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San Francisco by Richard Connema

American Musical Theatre of San Jose's Gypsy Is a Stylish Production

Also see Richard's reviews of The Golden Apple and Culture Clash's Zorro in Hell

Gypsy
Marya Grandy and
Megan Hart Jimenez

American Musical Theatre of San Jose is presenting one of the most beloved musicals of all time, Gypsy, with music by Jule Styne, lyrics by Stephen Sondheim and book by Arthur Laurents. This classic musical runs though April 9 at the San Jose Center for Performing Arts. The theatre has unveiled a new state of the art sound system; however, in the second act, some of the voices come over very shrill. Rose's last big number almost shakes the rafters of this large auditorium.

Many critics consider Gypsy the perfect musical and it has become a major part of American popular culture. Rose is the poster child for all aggressive mothers who push their children on the stage, and Gypsy revivals occur frequently in this country.

Gypsy has been an important part of my life since I mounted a camera as an assistant on the Warner's lot to film some of the musical sequences for the film version. I also watched Rosalind Russell rehearse and sing the great songs in the Burbank studio. I have seen so many great Roses, including the incomparable Ethel Merman who was the epitome of the role. Angela Lansbury and Bernadette Peters made the role more human while Margaret Whiting and Tyne Daly were effective as the stage mother from hell. I have seen good regional productions starring Karen Morrow, Meg MacKay and Mary Bracken Phillips.

Marya Grandy (Off-Broadway The Great American Trailer Park Musical) is the youngest actress to play the aggressive mother in my mind. She can belt out a song and she plays it with no humanity whatsoever. During the second act, she appears to have run out of steam and her acting becomes wooden. Unfortunately, her big number at the end, "Rose's Turn," is ear-piercing due the sound system.

Candice Michael (played across the country in regional roles and ex Radio City Rockette) gives an effectual performance as June.   She gives a credible rendition of "If Momma Was Married" with Megan Hart Jimenez ()Irving Berlin's White Christmas) as Louise. Both voices blend nicely.  Ms. Jimenez is striking to look at later when she performs "Let Me Entertain You," which has almost become a cliche. However, there is no charisma when she sings the song as Gypsy Rose Lee.

Matt Bauer (played Tulsa in the Bernadette Peters revival of the music on Broadway and recently was in Dirty Rotten Scoundrels) gives a show-stopping dance and singing routine in "All I Need Is the Girl." He dances and sings the song with wonderful enthusiasm. Rick Hilsabeck (recently concluded Chitty Chitty Bang Bang on Broadway) seems lost in the role of Herbie. It was never a great part for an actor and even when he finally decides to leave Rose there is no dramatic impact.

Elizabeth Palmer (Wicked Witch in Wizard of Oz) as Tessie Tura, Melinda Moreno Miller (30 years in regional show biz) as Mazeppa and Tami Dahbura (performed in Off Broadway and national tours) as Electra in "You Gotta Get a Gimmick" are fun to watch, especially in the outlandish costumes by Thomas G. Marquez. All of his costume designs are as opulent as a Ziegfeld revue.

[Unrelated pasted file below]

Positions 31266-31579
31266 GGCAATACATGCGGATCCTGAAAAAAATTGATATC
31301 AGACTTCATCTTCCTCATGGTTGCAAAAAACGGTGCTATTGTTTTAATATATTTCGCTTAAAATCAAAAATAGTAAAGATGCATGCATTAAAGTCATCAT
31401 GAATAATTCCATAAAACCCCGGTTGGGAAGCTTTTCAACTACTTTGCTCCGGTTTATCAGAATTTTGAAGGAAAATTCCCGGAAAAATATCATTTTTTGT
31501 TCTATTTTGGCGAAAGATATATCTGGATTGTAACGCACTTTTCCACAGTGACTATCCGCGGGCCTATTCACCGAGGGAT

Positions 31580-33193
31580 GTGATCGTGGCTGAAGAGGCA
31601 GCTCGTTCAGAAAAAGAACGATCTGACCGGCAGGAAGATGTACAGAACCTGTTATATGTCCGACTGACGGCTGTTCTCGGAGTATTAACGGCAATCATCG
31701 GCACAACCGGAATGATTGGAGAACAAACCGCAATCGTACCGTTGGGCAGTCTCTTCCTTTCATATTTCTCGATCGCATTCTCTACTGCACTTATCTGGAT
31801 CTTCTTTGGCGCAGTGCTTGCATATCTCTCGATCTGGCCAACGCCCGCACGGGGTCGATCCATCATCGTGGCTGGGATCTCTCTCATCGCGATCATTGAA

Kathryn Foley (performed in 10 regional shows in the past two years) as Baby Louise and Amanda Sylvia (made her debut in AMTSJ's Sound of Music) as Baby June are each cute as a button "Let Me Entertain You." David Curley (SFBATCC winner for best musical actor of 2005) plays several roles, including the hilarious clown Uncle Jocko, played as if burlesque were still the rage. Matthew Brandon Hutchens (Irving Berlin's White Christmas and Brigadoon) plays several roles, including the burlesque house manager sounding like a Damon Runyon character. He is also part of the adult male dancing ensemble which includes Matt Bauer, Alex Hsu and Jeff Leibow (all regional singers and dancers) in some excellent foot work. The younger version of the Newsboys includes Nicholas Berg, Gabriel Dylan Hoffman, James T. Seifert and Jake Williams (all local), all very professional dancers in their routine with Baby June and Louise. Stephen Pawley and Joe Duffy are good in their small roles while the Hollywood Blondes that include Elizabeth Palmer, Jenn Harris, Shari Jordan, Andrea Moody, Gia Solari and Nicole Tung are fun to watch.

J.B. Wilson has designed some very stylish sets for this production. Many are half sets with a full curtain covering one half of the stage in some of the scenes. The Ziegfeld number is a very affluent scene. The sound needs to be worked on, especially in the second act where a shrillness is given to the voices. William Liberatore leads the great orchestra that never misses a beat. The overture is marvelous, and it gets you wanting to sing out those marvelous songs. Tim Bair's direction is good; however, the second act needs more zip to keep the musical moving along. It tends to drag in many places.

Gypsy runs through April 9 at the San Jose Center for Performing Arts, 255 Almaden Blvd. San Jose. For tickets please call 1-888-455-7469 or call 408-453-7108 or visit www.amtsj.org.

AMTSJ will present Stomp from May 2 -7 and Hairspray June 6 -18.


Cheers - and be sure to Check the lineup of great shows this season in the San Francisco area

- Richard Connema



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